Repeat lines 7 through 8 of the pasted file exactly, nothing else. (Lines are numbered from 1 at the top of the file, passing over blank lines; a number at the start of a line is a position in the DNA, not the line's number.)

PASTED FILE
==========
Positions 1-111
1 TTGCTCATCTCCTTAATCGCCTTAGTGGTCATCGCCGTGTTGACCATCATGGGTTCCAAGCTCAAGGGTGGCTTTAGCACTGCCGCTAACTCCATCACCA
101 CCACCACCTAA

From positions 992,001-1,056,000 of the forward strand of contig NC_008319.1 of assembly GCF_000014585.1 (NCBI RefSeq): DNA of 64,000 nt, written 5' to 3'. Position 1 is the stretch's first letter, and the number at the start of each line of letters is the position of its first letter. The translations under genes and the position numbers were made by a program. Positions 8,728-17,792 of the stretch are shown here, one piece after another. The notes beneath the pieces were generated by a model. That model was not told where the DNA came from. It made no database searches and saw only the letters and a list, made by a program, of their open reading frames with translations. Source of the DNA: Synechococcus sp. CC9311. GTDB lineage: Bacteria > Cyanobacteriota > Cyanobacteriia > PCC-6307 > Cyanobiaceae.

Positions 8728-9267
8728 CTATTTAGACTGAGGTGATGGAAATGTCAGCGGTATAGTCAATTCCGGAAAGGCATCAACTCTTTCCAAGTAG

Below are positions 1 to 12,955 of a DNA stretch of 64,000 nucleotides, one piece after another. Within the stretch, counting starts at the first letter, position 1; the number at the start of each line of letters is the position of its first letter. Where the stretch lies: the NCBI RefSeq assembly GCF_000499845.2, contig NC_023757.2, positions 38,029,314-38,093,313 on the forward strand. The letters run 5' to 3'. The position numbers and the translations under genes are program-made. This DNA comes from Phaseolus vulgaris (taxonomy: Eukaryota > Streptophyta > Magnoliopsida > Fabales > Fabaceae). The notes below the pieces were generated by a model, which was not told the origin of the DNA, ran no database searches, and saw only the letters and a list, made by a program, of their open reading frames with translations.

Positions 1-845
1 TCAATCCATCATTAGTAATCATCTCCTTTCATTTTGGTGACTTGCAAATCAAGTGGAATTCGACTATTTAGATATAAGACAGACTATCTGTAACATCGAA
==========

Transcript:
Below are positions 1 to 12,955 of a DNA stretch of 64,000 nucleotides, one piece after another. Within the stretch, counting starts at the first letter, position 1; the number at the start of each line of letters is the position of its first letter. Where the stretch lies: the NCBI RefSeq assembly GCF_000499845.2, contig NC_023757.2, positions 38,029,314-38,093,313 on the forward strand. The letters run 5' to 3'. The position numbers and the translations under genes are program-made. This DNA comes from Phaseolus vulgaris (taxonomy: Eukaryota > Streptophyta > Magnoliopsida > Fabales > Fabaceae). The notes below the pieces were generated by a model, which was not told the origin of the DNA, ran no database searches, and saw only the letters and a list, made by a program, of their open reading frames with translations.

Positions 1-845